His trust, Rosary of Divine Charitable Trust, now has two ambulances for emergency situations. The food for patients is prepared at his house at Oachanthuruthu. Peter says that he gets incessant help from his family and neighbours to prepare the required food. “About 110 kg of rice is prepared here and half of it is cooked in the kitchen entrusted
by the Ernakulam General Hospital at,” he says. Sadly, the number of destitute patients in the Ernakulam General Hospital is increasing day-by-day, but Peter’s presence proves to be true solace for all of them.

Published in the New Indian Express

Thursday, August 23, 2012

Teen going green with a passion

When boys his age prefer to be lost in technology, U Ramnath Shenoy is nurturing his passion- farming. All of sixteen, he has a full-fledged garden on his terrace where he grows a variety of vegetables. It all began when he attended a programme in school  about agriculture. “The session was so interesting that I could not imagine another hobby other than agriculture,” Ramanath says.

He attributes his successful vegetable garden to the sessions at school. “There were prizes given away for those who maintained their garden well. Every activity included in the programme at school ignited my interest,” he says

Ask him why he opted for terrace farming, and he says that since they do not have enough space in the compound, the rooftop was the only option left. Three years from then, Ramnath’s garden now abounds in various kinds of vegetables like egg plant, okra, spinach and various kinds of gourds. Ramnath’s garden has already become a rage. He also distributes vegetables from his garden to his relatives and neighbours.

To sustain the garden, Ramnath has shunned artificial fertilizers and pesticides. “I make the requisite manure in my home. A concoction of turmeric and garlic and a decoction of tobacco are a prerequisite in this regard.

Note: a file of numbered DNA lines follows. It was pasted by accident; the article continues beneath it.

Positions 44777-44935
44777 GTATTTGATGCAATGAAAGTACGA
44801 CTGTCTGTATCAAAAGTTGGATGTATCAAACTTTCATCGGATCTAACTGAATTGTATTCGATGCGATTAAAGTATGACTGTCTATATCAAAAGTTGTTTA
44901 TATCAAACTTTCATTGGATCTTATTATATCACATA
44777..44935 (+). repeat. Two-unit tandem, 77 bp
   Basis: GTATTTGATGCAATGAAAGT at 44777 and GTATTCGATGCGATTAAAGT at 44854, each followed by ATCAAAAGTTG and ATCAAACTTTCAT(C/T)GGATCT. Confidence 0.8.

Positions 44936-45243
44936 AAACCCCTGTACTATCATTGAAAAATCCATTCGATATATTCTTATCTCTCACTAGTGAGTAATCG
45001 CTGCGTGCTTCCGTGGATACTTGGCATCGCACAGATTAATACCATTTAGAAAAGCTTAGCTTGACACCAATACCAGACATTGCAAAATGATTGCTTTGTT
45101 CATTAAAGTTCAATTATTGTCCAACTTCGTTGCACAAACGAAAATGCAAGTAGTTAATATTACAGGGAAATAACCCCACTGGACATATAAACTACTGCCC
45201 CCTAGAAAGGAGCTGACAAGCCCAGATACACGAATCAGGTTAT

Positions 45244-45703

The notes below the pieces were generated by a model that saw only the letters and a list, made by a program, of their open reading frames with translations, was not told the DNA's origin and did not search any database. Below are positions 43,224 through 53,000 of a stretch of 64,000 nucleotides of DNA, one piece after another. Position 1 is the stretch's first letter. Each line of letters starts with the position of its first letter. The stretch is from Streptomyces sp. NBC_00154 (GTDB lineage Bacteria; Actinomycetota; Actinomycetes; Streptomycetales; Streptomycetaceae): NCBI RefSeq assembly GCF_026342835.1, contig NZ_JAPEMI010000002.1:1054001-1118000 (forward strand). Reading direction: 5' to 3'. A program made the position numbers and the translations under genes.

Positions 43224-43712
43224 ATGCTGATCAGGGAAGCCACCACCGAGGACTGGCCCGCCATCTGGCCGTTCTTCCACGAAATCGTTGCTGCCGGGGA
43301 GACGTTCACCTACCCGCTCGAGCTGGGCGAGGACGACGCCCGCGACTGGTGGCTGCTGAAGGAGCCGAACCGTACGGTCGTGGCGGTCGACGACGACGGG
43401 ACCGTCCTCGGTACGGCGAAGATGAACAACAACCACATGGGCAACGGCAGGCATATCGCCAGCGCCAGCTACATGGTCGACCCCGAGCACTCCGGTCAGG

Concoction of turmeric and garlic is easy to make. Though decoction of tobacco is available in the market, I prefer it home made,” he says. Apart from that, Ramnath also makes use of vermi compost.

He feels his dream would not have been possible if he not received support from his parents. Occasionally, his younger brother Sreevyas also lends a helping hand in maintaining the vegetable garden on his terrace.

Ramnath’s father Umesh Shenoy says that watering the plants during his exams is the only kind of help they give their son. “There are many concoctions and blends which has to be made. We still do not know how to make all those. It has been three years since he started taking care of his garden. We hardly interfere, and only give occasional help. But he has our moral support,” Umesh says.

U Ramnath Shenoy who is a student of Saraswati Vidya Niketan, Elamakkara lives with his parents Umesh Shenoy and Preetha Shenoy and younger brother Sreevyas Shenoy.

published in The New Indian Express

The Virtual Musical Sweep

The mantra that music has no barriers holds really true for Iftikar Ali, who is all set to bask in the success of his innovative and debut online album ‘Patchwork’. In what can be called the first of its kind album in Kerala,  that took two years to complete, it has brought together twenty nine artists and forty nine technicians from nine countries including Pakistan.

Not just that, Iftikar has also roped in ace musicians like Lucky Ali, Shruthi Hassan, Rahul Raj and the like. Iftikar has lent music to 17 songs in the album and most of the videos feature him.

One of the videos that has released on Youtube has been drawing rave reviews from all quarters. The album of course has every local and international flavour to satiate the hunger of music lovers. Iftikar Ali, who is obviously thrilled with the response says that the video has garnered 7000 views so far. “This is definitely a sign of encouragement,” he says.

The album also deserves special mention as it has given a smashing entry for Arabic rap in India. “Though an attempt in this regard has been made earlier, it could not be released. Thankfully, we got the golden opportunity to introduce it first time through this album,”  says a jubilant Iftikar. In the album, Arabic rap occurs in the theme song which also has Tamil and various other blended raps. Artists like Anaitha Nair (Chak De! India fame), Andrea Jeremiah (Vishwaroopan fame), Jyotsana Balakrishnan, Harish Sivaramakrishnan have lend their voices.

One of the highlights here is that Iftikar met almost all the artists and technicians who worked on the album online.